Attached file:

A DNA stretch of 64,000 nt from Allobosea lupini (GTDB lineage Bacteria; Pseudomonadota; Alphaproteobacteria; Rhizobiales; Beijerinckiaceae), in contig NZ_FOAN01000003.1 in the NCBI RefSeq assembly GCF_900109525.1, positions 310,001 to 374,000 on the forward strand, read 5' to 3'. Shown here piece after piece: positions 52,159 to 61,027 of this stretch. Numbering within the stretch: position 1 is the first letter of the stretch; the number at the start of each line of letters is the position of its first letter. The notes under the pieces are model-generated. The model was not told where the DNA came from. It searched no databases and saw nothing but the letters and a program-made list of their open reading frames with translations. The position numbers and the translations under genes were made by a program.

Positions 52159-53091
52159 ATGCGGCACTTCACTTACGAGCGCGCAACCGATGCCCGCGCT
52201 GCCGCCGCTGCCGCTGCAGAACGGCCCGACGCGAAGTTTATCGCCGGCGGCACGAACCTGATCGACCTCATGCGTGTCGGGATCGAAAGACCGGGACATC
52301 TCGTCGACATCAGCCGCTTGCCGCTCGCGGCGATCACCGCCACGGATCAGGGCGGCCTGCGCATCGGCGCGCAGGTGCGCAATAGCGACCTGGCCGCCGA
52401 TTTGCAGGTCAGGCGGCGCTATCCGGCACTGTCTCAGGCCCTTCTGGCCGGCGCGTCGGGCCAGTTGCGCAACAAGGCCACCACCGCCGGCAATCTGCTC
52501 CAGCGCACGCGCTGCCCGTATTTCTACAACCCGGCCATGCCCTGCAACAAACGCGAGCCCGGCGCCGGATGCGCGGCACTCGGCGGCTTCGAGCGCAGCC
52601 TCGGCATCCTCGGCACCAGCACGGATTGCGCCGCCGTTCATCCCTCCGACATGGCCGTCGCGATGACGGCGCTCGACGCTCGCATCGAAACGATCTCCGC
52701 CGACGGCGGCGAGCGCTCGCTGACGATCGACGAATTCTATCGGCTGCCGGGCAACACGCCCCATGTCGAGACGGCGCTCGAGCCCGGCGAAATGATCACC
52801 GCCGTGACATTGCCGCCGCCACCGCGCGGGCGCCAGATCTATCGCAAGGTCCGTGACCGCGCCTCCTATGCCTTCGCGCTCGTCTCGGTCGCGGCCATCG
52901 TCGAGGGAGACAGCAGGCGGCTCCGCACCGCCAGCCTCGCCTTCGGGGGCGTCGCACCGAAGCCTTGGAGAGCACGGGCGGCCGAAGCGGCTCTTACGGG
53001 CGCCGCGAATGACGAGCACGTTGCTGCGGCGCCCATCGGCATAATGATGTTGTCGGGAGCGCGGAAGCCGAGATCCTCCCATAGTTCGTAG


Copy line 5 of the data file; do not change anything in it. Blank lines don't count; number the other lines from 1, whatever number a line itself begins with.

52301 TCGTCGACATCAGCCGCTTGCCGCTCGCGGCGATCACCGCCACGGATCAGGGCGGCCTGCGCATCGGCGCGCAGGTGCGCAATAGCGACCTGGCCGCCGA